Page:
FileMaker Web Viewer and Data URL’s

Whilst working on our new CRM (Customer Relationship Management) solution – Data Manager – this week we made an interesting discovery with the way the Web Viewer works. We wanted to have a way to preview an html email that was being composed in Data Manager so the user could see how it will look to the recipient, just as it does in Outlook etc when composing a new email. We also didn’t want to have to keep exporting files and then opening the exported file as that creates unnecessary clutter for the developer and the customer (though with FM Pro 9 you can use the new Get(TemporaryPath) function to dump files into the user’s temp folder. We investigated using a Data URL with a Web Viewer as this would provide a “live” view of the content. This works well for plain text type emails with no inline images as you can simply reference the fields using something like:

“data:text/html,” &

Substitute ( DM_Email::email_text ; “¶”; “<br>”)

This replaces any FileMaker carriage returns with the HTML equivalent.

However if you’re using email stationery like you can in Microsoft Outlook you might be referencing one or more inline images (gif, jpeg, etc) which are stored in a folder on the hard drive, server etc. This makes things a bit more complicated. Fortunately we have a table in Data Manager that stores all the inline images for each user which stores the path, file name and a copy of the image in a container field as well. Whilst scratching our heads trying to work out how we can do a substitute calculation to change any image references which might be:

<img src=”banner.gif” mce_src=”banner.gif”

<img border=”0″ src=”clickhere_btn.jpg” mce_src=”clickhere_btn.jpg”

we made an accidental discovery. If you export the contents of the container fields to the user’s temp folder using the Get(TemporaryPath) function the Web Viewer will somehow “discover” the images and show them when displaying the preview of the html email. This made things a lot easier for us as we don’t have to deal with complex substitutions in the html source (we’ve only tested this on Windows XP and have since heard this doesn’t work for Mac users but we haven’t had a chance to test on a Mac yet). We’re also big fans on the SMTPit Pro plugin which has a nifty function for converting rich text into HTML on the fly which makes this so much easier.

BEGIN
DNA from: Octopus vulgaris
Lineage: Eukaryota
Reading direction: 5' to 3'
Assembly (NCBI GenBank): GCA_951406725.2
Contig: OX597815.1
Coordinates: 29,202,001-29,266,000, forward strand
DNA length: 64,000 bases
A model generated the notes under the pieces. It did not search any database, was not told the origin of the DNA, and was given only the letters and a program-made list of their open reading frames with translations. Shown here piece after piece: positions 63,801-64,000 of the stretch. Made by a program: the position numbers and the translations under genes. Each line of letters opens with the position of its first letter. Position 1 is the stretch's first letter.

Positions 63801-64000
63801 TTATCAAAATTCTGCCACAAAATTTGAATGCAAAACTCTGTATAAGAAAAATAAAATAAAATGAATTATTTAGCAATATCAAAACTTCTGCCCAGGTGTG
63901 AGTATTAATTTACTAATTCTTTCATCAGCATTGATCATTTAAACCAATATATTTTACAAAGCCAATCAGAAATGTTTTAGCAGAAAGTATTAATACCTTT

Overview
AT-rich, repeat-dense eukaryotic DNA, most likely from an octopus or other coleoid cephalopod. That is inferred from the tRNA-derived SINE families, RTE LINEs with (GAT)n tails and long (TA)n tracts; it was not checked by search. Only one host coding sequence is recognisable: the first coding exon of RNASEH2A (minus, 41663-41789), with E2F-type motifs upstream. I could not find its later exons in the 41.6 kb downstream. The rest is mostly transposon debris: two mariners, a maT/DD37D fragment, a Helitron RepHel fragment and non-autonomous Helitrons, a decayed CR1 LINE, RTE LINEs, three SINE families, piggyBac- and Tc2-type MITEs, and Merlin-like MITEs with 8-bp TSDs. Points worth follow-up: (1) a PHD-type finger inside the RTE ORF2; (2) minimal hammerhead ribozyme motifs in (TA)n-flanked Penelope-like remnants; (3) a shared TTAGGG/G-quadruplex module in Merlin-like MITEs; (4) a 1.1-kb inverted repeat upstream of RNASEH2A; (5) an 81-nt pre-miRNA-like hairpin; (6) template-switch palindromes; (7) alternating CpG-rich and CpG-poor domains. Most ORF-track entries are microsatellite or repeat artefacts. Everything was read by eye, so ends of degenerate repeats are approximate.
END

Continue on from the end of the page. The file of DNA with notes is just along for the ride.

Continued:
You can read more about the Data URL scheme at:

http://en.wikipedia.org/wiki/Data:_URI_scheme

http://www.ietf.org/rfc/rfc2397.txt

There’s also some good info on FileMaker and Data URL’s in the Web Viewer with some example files at:

http://sixfriedrice.com/wp/filemaker-9-tip9-web-viewers-without-the-web

http://www.nightwing.com.au/FileMaker/demos9/demo908.html

http://www.nightwing.com.au/FileMaker/demos9/demo901.html

New Website Launched

Our new website was launched this week. We’re still working on the content side of things and some additional functionality that will involve PHP and MySQL (we will be able to access these MySQL databases using the External SQL datasources feature of FileMaker Pro 9). Stayed tuned!

Posting XML Data

I’ve been working with some web services lately that require some XML data to be submitted as a POST. FileMaker Pro can import XML data from a .xml file or from an HTTP request (and use a XSLT stylesheet from a file or an HTTP request). However XML can only be exported to a .xml file which limits it’s usefullness when working with web services. I managed to workaround this using the Troi File Plugin and the Troi URL Plugin from Troi Automaterising (we’re big fans of the Troi plugins).